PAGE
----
I fought it for long enough. I knew I was fighting it. I preached and pointed to it for so long, yet I didn’t follow through when it was my own time to live it out. However, as I started talking to more people, I began to realize that some conversations just flowed more easily. I found I was far more valuable to the wonderful people in those conversations and subsequently they were far more willing to share their story. We were building a connection by sharing similar experiences, good, bad, and ugly.
So, who were the people in these conversations versus others? They were my ideal client. I gave in. I gave in to being very specific on the individual or business that I’d be most suitable to help. Before this realization, I was hesitant to say something too specific for fear of someone thinking I’m not a good fit. When in reality it was quite the opposite. Generic representations get generic results, i.e. not a good fit.
Relief. Once I changed this mindset, relief is what I felt most. I can now craft all of my messaging, my conversations, and most importantly, the service I deliver to cater to the very specific needs of my ideal customer. The customer I can have the greatest impact for. I no longer have to walk on egg shells trying to navigate sales conversations by snooping for a possible pain point and deciding if I can help in the moment. I already know challenges, I understand them, and most importantly I can help solve them. The positives are many, I’ll leave it at that.
One of the other things I’ve found in my conversations is that a lot of folks don’t have their ideal customer identified. Mostly for the same reasons it was a problem for me. What’s most interesting is that there are just as many that think they have an ideal client but as they describe it, it still comes across fairly generic. Some businesses can get by with a generic customer profile or offering but they will always be most subject to market disruption, encounter issues with scaling, or simply be the vendor for now. Though it seems a world ago, Amazon started by just selling books.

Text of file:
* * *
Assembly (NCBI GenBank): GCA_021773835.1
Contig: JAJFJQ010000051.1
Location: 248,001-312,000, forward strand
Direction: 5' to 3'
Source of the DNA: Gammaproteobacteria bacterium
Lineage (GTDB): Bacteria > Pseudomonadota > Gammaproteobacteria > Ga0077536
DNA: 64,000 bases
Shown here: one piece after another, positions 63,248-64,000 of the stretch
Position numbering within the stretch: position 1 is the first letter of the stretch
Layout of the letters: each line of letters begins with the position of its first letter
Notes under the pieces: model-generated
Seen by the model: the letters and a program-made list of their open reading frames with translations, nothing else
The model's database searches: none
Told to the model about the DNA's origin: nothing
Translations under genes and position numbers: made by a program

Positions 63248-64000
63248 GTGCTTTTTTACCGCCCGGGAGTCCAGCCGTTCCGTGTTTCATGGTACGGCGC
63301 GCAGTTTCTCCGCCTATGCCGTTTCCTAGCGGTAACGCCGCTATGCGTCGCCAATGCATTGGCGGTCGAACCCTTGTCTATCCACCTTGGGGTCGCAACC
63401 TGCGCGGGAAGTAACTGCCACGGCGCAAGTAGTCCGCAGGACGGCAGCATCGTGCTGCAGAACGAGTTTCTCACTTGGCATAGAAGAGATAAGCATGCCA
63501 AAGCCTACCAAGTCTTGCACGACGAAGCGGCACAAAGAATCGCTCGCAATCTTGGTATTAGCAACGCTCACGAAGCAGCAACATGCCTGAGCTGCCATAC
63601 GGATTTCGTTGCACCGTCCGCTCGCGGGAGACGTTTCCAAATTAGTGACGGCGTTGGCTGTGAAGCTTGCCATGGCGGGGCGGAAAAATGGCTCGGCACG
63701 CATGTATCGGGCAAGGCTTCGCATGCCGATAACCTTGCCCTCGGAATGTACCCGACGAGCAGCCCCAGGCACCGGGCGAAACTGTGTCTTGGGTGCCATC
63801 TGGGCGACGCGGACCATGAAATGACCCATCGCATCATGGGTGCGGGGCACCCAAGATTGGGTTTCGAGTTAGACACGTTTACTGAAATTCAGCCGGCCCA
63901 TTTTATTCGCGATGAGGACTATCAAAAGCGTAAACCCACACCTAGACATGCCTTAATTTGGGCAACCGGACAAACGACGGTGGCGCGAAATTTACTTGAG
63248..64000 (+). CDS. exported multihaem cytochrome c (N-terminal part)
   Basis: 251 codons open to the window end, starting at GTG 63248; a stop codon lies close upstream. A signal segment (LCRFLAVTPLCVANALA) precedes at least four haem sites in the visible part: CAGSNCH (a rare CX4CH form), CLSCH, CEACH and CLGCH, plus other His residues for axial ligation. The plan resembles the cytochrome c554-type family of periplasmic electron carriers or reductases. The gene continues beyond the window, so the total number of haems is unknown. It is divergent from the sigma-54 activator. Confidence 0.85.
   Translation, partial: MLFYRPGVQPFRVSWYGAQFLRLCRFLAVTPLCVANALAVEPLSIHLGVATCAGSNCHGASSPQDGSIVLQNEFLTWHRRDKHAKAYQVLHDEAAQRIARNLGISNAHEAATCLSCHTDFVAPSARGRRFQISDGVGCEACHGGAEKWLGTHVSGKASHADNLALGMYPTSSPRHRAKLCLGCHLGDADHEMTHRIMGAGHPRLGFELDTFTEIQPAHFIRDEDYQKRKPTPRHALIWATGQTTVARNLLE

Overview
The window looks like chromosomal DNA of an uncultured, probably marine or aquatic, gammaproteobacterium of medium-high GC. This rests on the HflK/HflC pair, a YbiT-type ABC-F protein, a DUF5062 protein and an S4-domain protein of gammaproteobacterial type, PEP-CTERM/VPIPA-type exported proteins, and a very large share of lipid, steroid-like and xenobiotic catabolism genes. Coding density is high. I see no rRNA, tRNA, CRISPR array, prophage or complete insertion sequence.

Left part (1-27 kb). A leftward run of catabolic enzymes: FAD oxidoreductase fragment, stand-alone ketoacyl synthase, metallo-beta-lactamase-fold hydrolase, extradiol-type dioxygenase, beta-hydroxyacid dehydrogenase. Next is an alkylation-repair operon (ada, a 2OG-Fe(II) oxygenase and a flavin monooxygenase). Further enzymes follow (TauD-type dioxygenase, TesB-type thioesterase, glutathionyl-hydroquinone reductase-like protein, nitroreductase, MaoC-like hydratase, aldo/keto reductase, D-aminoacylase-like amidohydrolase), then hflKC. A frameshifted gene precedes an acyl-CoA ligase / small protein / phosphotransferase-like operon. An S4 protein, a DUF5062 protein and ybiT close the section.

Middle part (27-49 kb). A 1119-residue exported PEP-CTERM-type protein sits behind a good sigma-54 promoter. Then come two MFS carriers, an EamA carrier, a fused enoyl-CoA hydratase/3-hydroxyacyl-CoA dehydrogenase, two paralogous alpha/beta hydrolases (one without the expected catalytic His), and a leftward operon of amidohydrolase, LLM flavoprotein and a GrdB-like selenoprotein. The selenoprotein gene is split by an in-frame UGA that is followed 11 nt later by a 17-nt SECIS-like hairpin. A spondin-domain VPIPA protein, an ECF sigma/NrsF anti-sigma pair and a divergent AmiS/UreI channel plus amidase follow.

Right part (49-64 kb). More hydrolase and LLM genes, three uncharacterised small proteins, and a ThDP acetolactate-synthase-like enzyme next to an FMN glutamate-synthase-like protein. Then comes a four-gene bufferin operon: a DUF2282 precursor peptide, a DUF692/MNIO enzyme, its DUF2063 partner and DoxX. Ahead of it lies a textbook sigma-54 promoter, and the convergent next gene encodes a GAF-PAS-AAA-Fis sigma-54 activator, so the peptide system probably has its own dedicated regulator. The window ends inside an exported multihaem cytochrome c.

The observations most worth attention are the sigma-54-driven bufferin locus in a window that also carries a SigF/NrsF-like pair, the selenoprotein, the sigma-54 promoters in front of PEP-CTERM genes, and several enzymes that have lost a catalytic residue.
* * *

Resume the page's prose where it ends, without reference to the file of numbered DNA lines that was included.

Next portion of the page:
Last but not least, I’ll leave you with my ideal customer. I am focused on small to medium sized creative and marketing service companies of anywhere from 1-50 employees who aren’t satisfied with the status quo of their current business. Likely, they are hitting a wall of opportunity or challenges and are looking for the ways around, over, or through.
Thank you for reading. I suppose I could give the the TL;DR. Being super specific about your ideal client = GOOD, anything less = COULD BE BETTER. For those that have asked, I’m on 95 of 150 conversations. Unless I start attending speed networking and cheating a bit, the 150 is not going to happen. I’m ok with that, I’m a quality over quantity kind of guy.
Have a very safe, fun, or whatever kind of holiday season you enjoy best.
|New MembersI’d like to welcome Bri Crow with Human Dimensions to the Performance Faction group. Bri’s runs a very successful talent acquisition agency, whose services I have used in my role at Lifeblue and simply can’t rave enough about.|
|Take a SurveyIf you’re a business owner, please take a minute to fill out this survey for a project I’m working on. I sincerely appreciate your input and your efforts will send a few dollars towards a good charity.|
|Helpful ContentInterested in a very helpful exercise to zero in on our target customer? Follow this link to Dan Miller’s Story Brand info (includes my notes on the book and a link to his very well done online worksheet|